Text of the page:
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South Africa: Cruising

Sailing Into New Waters : After a few nights of rough seas, they're just happy to be on land--and, oh, what beautiful land it is

November 24, 1996|CHRIS CARD FULLER | Chris Card Fuller is freelance writer based Deerfield Beach, Fla

IN THE INDIAN OCEAN — When the first 40-foot wave hit, I lay frozen to our stateroom bed, my eyes squeezed shut. Seconds later the second 40-footer slammed down and the 28,000-ton M.S. Star Odyssey nosed its way through with a thud and a groan.

I cradled my neon orange life jacket. My husband, Christopher, snored.

Jack and Mae McPeak, two cruise veterans, had easily persuaded us that the stupendous approach by sea to Cape Town, South Africa, was an experience not to be missed. Starting in Mombasa, Kenya, we could look forward to 12 days at sea and such exotic ports of call as Zanzibar; Nosy Be, a tiny island off the coast of Madagascar; and St. Denis on the French island of Reunion. After that, we would head south through the Indian Ocean to put in at South Africa's storied coastal cities of Durban, Mossel Bay and Cape Town, whose approach by sea was heralded by Sir Francis Drake as "the fairest cape we saw in the whole circumference of the Earth." Optional South Africa land excursions and an add-on ride on the famed Blue Train made this trip sound too good to pass up.


We had just visited Kenya and the Seychelles islands on a similar cruise/land package six months earlier, but this time we'd be getting to see South Africa at a crucial point in its history with newly elected Nelson Mandela at the helm of the country. Having recently read James Michener's "The Covenant," I thought traveling by ship might be a way to understand the allure South African coasts held for foreign explorers.

But a night of rough seas dispelled any esoteric musings about following in seafarers' footsteps. My strongest desire was to see land--any land.

By morning on the ninth day, the high winds subsided and a dull light revealed the fuzzy outline of South Africa, so we ventured out of our cabin and headed to the Penthouse Lounge for a view of the churning sea that had knocked television sets across cabin floors during the night. Durban seemed but a hand's reach away--until one unknotted the patchwork of swells. Four hours behind schedule, we had no chance of reaching port before noon. A whale flipped its tail with insolent ease as it cut across traffic lanes to our starboard.

Passengers scrutinized the dented prow railing. We wouldn't get a good look at the rust-bleeding prow, bashed in from the previous night's swells, until we docked at Durban.

"Did you notice they bolted down the piano this time?" said a slight woman who wore her gray hair in a pixie cut. She was a 10-time cruise veteran. "You should have seen the piano slide the time we crossed the Bay of Biscay!" She had been in typhoons. Last night wasn't bad.

Her words reinforced the truism that, just because our last Indian Ocean cruise had been fair sailing, there aren't any guarantees at sea. If I had begun to think of luxury cruises as merely floating hotels, this was my wake-up call.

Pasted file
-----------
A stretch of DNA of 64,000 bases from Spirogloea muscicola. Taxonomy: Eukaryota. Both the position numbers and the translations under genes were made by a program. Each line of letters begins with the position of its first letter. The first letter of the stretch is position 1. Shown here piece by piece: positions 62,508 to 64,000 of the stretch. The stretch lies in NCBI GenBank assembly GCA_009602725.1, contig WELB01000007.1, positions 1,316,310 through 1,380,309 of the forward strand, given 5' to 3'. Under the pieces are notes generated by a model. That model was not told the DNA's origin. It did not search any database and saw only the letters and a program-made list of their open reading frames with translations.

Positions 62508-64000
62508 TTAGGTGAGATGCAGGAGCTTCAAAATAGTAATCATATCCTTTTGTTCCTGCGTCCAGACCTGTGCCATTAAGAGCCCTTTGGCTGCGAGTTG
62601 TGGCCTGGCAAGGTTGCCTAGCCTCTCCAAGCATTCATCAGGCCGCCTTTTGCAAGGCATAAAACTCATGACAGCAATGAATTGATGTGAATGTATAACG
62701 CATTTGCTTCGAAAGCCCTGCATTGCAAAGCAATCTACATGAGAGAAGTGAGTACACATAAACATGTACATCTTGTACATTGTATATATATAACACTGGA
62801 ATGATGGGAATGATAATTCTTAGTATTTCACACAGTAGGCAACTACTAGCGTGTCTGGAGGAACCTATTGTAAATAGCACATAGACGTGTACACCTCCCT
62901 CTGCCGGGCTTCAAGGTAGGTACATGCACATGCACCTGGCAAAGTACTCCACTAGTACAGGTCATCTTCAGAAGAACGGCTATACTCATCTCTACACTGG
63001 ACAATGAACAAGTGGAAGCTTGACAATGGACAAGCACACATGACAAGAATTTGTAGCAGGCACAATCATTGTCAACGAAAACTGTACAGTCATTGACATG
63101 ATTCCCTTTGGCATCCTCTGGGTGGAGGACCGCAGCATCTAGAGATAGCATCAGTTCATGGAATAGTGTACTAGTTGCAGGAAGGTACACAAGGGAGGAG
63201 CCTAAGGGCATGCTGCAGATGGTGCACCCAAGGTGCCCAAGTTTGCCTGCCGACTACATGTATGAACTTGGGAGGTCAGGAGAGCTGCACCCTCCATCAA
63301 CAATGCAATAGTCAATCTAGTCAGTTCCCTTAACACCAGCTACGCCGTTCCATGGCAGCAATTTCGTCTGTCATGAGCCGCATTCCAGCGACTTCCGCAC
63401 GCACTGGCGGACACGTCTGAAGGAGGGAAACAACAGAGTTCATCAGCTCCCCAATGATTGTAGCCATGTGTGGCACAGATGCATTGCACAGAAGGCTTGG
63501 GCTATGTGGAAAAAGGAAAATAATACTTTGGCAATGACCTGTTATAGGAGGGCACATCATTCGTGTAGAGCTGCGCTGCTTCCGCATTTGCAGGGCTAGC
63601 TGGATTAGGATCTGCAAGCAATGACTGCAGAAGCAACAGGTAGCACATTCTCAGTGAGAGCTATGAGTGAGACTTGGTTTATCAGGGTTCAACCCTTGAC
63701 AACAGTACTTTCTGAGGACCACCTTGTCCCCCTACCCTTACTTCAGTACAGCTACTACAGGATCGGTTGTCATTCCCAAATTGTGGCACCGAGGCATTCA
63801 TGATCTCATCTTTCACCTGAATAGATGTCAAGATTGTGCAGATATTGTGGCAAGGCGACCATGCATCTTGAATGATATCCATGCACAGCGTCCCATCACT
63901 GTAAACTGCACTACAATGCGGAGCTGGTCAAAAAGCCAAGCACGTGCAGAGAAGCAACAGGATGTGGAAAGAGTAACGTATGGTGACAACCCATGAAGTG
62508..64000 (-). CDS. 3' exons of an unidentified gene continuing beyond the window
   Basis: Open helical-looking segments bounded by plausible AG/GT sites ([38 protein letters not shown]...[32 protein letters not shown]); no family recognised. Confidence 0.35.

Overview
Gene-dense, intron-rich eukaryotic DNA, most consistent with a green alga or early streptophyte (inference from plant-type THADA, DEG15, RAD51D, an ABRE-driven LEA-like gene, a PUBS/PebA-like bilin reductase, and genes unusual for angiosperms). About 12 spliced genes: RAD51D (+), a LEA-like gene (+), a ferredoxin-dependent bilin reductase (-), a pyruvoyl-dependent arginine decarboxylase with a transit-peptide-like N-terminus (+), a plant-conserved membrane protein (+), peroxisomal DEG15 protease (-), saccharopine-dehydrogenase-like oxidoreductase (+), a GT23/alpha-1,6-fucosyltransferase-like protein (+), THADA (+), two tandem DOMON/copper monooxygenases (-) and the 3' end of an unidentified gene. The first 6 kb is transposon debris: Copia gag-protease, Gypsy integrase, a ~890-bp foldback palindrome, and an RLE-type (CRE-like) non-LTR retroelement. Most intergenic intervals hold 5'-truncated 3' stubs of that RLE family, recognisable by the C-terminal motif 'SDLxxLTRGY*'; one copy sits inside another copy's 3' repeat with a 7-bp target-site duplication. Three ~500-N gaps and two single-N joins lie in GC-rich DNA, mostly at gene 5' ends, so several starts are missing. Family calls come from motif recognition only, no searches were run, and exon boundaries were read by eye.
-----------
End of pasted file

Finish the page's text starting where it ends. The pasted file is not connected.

(The Star Odyssey withstood the damage, and since our sailing in November 1995, it also has weathered the financial woes of parent company Royal Cruise Line. Earlier this year, the Norwegian firm Fred. Olsen Cruise Lines bought the Odyssey and renamed it the M.S. Black Watch. A $6-million upgrade will prepare it for its next Africa tour in January.)

But, we had arrived safely. From the deck, we surveyed a crisply starched span of high-rises towering over an orderly grid of concrete. Located on the south coast of Natal Province, Durban, with more than a million people, is South Africa's third-largest city and one of its three capitals. It's best known for its Golden Mile beachfront of hotels and parklands.

Since we already had received a briefing from guest lecturer and former CNN correspondent Charles D. Jaco about rising crime in Cape Town and Johannesburg, we were glad the cruise offered shore excursions and the safety of bus tours through South Africa's major cities.

Once we had climbed into our tour buses, I temporarily forgot about the perils of seafaring. We were headed for the Valley of 1,000 Hills, 15 miles outside of Durban. In the late afternoon, the sunbathed hills looked like honeyed gumdrops tumbled out of a tin.

Seated in a makeshift amphitheater in a Zulu village perched on one of the 1,000 hills, we watched Zulu dancers stomp up dust. "This is not some choreographed dance troupe from the university," our white South African guide said as she bounced a dancer's toddler on her knee. She knew the village women all by name; "Tulani means 'quiet one.'

After the performance and picture taking (for dollars), the village chief, still wearing his leather crown, climbed into a Land Rover with his extended family and drove off, leaving behind the setting sun and the valley at no extra charge.

"Maybe we could fly from Durban to Cape Town," I suggested to my husband, remembering that we would soon be back at sea. Just the names on the map were enough to start my stomach doing flip-flops: Danger Point, False Bay, the Cape of Good Hope--which had originally been called the Cape of Storms.


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